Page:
Recently I picked up this book (published in 1995) from a second-hand store. I had never read a book about Mother Teresa (now St. Teresa of Calcutta) and was intrigued. The work is a compilation by a spiritual writer named Lynda Vardey. It is primarily a collection of stories from those who work with the Missionaries of Charity, as religious or volunteers, and then a “path” to peace and love that anyone can follow.
No one can doubt the good works of the Missionaries of Charity; it is world renowned. And this review, much like the book itself, is not about them, but Ms. Vardey’s interpretation which I found to be disquieting. After reading the book twice, I was dismayed by the humanistic and pantheistic emphasis she placed on the outlined six-fold “path” inspired by Mother Teresa. She appears to praise the Charity for showing love-in-action without “preaching” religion (i.e. the Gospel of Jesus Christ). Ms. Vardey’s proposed “path to peace” ignores the centrality of the gospel and from there she slides down the slippery slope of pantheism.
Excluding the Gospel
In a world that now professes, “Love is Love” we must otherwise protest, that God is love and love is not subjective. As Catholics, we know that the greatest love that can be shown to humanity is the Gospel of Jesus Christ. His life, death, burial and resurrection is God’s love story to humanity. It also happens to be the only way of reconciliation for a fallen humanity with God. Yet, in Ms. Vardey’s compilation, we find the following:
- "For many non-Christians, Mother Teresa represents a form of Christianity they can wholeheartedly respect.”
My observation: This is in keeping with the book's tone of a “gospel-less” form of Christianity.
- “The Christian way has always been to love God and one’s neighbor as oneself. Yet Mother Teresa has, perhaps with the influence of the East, distilled six steps to creating peace in ourselves and others that can be taken by anyone – even someone of no religious beliefs or of a religious background other than Christian…when reading Mother Teresa’s words…we may, if we choose, replace the references to Jesus with references to other godheads or symbols of divinity.”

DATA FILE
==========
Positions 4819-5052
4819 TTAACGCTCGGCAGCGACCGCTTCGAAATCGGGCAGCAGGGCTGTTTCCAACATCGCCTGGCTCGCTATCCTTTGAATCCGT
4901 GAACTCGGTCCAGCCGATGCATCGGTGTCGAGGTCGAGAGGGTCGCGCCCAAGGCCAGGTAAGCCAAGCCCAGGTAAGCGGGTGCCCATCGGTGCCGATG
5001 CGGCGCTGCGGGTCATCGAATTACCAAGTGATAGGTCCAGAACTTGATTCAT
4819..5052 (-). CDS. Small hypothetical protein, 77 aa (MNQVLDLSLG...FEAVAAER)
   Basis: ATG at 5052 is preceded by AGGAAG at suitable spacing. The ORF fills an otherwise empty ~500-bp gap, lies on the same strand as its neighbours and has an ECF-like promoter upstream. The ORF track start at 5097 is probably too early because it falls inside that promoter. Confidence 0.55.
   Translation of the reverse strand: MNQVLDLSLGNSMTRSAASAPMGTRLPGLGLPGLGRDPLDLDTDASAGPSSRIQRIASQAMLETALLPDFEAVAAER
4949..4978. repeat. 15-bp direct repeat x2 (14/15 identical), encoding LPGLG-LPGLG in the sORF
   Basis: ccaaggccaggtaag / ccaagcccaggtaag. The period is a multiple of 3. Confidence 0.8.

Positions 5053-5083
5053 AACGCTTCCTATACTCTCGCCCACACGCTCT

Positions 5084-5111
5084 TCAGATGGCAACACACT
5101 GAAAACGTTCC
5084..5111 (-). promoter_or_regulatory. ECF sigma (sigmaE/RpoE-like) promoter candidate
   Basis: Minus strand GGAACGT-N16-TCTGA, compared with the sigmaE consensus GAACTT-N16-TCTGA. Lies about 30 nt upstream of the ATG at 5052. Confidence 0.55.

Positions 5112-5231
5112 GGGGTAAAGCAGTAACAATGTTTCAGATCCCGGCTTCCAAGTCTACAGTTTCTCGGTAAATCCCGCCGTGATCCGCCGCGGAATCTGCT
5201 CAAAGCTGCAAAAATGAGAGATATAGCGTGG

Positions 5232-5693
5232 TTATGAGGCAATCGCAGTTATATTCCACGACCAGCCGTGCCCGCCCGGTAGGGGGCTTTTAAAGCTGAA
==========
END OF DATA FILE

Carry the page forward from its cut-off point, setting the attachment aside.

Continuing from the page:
My observation: By paraphrasing the “Christian way” she dilutes the love of God to just another positive moral teaching that does not require Christ, or belief in One God (Deuteronomy 6:4-5 and Exodus 3:14), as originally revealed to the Hebrews and maintained by Catholics.
Echoes of Pantheism
In her chapter The Fruit of Prayer is Faith she states “God is everywhere and in everything and without him we cannot exist.” And later, that “There are many religions and each one has its different ways of following God.”
Press “pause” for a moment.
Firstly, God is indeed everywhere (omnipresent), but he is not in everything – that last addition is called “pantheism.” Pantheism, very simply, is the philosophy that God IS the universe – like a cosmic force. It tolerates the belief in many gods or no god(s) at all. However, God’s revelation (his Holy Word) tells us, and the Church teaches, that there is ONE God, who transcends his creation. As a belief, pantheism makes people feel good about themselves while skirting objective truths.
Secondly, yes there are many religions and each one has it’s different ways of following God, but that is merely a statement of fact used to promote pantheism. All roads do not lead to heaven.
Or did Jesus say in vain, “I am the way the truth and the life, no one can come to the Father except by me…”
Ms. Vardey ends her book with the sentence “I have only one message of peace and that is to love one another as God loves each one of you. Jesus came to give us the good news that God loves us and that He wants us to love one another.”
My Observation: The gospel of Jesus Christ is the good news, but Jesus wasn’t just a messenger from God; he came to die. By sacrificing himself on the cross as the perfect lamb of God he showed God’s great love for us and provided the way for reconciliation between a Holy God and fallen humanity.
The world would be a much sweeter place if everyone just got along to get along and all roads eventually led to heaven. But Jesus said in Matthew 7:13 “Enter through the narrow gate; for the gate is wide and the way is broad that leads to destruction, and there are many who enter through it.” There is no real peace in the absence of truth.
Mother Teresa – A Simple Path is a humanist/pantheist feel-good-about-yourself-for-loving-another-human book that seeks to create a spiritually all-inclusive path to internal peace by using Saint Teresa and the Missionaries of Charity as a platform.